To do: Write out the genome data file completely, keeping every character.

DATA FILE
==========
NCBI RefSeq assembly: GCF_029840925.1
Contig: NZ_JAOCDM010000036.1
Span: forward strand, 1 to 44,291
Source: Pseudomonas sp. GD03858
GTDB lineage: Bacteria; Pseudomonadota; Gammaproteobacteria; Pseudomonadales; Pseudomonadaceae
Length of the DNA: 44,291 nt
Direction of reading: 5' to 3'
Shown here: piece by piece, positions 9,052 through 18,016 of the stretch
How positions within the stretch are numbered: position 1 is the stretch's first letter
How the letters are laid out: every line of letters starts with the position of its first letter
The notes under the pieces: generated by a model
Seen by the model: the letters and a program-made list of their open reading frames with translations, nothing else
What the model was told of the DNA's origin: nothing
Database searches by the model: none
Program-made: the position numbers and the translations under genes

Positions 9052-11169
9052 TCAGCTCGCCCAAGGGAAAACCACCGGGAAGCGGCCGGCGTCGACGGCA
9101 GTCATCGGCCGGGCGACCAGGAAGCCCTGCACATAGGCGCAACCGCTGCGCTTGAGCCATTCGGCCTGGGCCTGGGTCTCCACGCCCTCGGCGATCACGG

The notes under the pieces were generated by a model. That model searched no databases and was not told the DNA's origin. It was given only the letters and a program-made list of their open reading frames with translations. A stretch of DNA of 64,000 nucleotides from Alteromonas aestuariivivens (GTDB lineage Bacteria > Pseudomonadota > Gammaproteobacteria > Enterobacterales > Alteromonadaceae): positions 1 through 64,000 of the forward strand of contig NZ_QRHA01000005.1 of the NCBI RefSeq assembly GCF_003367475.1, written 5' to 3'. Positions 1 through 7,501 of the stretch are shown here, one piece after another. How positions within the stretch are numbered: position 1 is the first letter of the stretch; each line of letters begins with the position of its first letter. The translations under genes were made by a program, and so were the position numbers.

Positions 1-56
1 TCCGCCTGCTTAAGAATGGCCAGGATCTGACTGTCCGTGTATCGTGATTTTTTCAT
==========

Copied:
NCBI RefSeq assembly: GCF_029840925.1
Contig: NZ_JAOCDM010000036.1
Span: forward strand, 1 to 44,291
Source: Pseudomonas sp. GD03858
GTDB lineage: Bacteria; Pseudomonadota; Gammaproteobacteria; Pseudomonadales; Pseudomonadaceae
Length of the DNA: 44,291 nt
Direction of reading: 5' to 3'
Shown here: piece by piece, positions 9,052 through 18,016 of the stretch
How positions within the stretch are numbered: position 1 is the stretch's first letter
How the letters are laid out: every line of letters starts with the position of its first letter
The notes under the pieces: generated by a model
Seen by the model: the letters and a program-made list of their open reading frames with translations, nothing else
What the model was told of the DNA's origin: nothing
Database searches by the model: none
Program-made: the position numbers and the translations under genes

Positions 9052-11169
9052 TCAGCTCGCCCAAGGGAAAACCACCGGGAAGCGGCCGGCGTCGACGGCA
9101 GTCATCGGCCGGGCGACCAGGAAGCCCTGCACATAGGCGCAACCGCTGCGCTTGAGCCATTCGGCCTGGGCCTGGGTCTCCACGCCCTCGGCGATCACGG

The notes under the pieces were generated by a model. That model searched no databases and was not told the DNA's origin. It was given only the letters and a program-made list of their open reading frames with translations. A stretch of DNA of 64,000 nucleotides from Alteromonas aestuariivivens (GTDB lineage Bacteria > Pseudomonadota > Gammaproteobacteria > Enterobacterales > Alteromonadaceae): positions 1 through 64,000 of the forward strand of contig NZ_QRHA01000005.1 of the NCBI RefSeq assembly GCF_003367475.1, written 5' to 3'. Positions 1 through 7,501 of the stretch are shown here, one piece after another. How positions within the stretch are numbered: position 1 is the first letter of the stretch; each line of letters begins with the position of its first letter. The translations under genes were made by a program, and so were the position numbers.

Positions 1-56
1 TCCGCCTGCTTAAGAATGGCCAGGATCTGACTGTCCGTGTATCGTGATTTTTTCAT